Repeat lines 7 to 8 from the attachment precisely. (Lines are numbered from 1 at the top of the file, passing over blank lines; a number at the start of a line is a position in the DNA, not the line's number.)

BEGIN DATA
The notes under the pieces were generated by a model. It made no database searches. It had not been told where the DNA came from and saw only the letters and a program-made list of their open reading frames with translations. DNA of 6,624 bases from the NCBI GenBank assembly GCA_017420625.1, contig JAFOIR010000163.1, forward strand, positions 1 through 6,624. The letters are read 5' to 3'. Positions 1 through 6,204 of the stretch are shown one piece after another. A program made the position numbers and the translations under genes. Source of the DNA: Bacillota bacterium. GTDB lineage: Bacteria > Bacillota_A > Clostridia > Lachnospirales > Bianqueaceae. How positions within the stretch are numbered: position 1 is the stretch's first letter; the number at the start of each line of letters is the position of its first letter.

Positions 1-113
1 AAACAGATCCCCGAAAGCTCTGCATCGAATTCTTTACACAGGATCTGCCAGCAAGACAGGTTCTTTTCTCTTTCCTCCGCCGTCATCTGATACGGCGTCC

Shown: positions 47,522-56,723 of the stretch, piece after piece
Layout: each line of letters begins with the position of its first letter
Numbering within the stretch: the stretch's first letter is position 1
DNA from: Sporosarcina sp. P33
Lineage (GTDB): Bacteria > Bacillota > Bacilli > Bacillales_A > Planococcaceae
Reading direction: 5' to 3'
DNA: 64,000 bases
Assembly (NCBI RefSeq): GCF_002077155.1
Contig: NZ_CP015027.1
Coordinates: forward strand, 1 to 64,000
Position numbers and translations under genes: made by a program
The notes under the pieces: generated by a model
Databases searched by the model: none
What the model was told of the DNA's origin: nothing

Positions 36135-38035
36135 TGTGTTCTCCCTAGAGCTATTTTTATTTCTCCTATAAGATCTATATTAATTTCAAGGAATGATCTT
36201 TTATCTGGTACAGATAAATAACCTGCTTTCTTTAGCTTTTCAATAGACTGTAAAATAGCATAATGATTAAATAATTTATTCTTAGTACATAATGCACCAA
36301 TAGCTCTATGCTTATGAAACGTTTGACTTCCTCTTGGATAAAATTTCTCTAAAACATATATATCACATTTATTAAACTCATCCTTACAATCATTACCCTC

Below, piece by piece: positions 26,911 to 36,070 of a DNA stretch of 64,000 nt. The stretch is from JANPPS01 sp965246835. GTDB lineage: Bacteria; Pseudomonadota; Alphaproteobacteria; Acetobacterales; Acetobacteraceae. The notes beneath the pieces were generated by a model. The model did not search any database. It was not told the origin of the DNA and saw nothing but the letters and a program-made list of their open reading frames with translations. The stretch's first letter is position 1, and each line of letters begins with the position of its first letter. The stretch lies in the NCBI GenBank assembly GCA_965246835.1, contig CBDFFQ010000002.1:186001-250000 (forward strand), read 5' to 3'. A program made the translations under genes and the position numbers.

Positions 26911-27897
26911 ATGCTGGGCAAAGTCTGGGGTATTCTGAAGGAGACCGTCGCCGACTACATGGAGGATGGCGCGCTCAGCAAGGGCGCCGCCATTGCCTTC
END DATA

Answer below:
DNA from: Sporosarcina sp. P33
Lineage (GTDB): Bacteria > Bacillota > Bacilli > Bacillales_A > Planococcaceae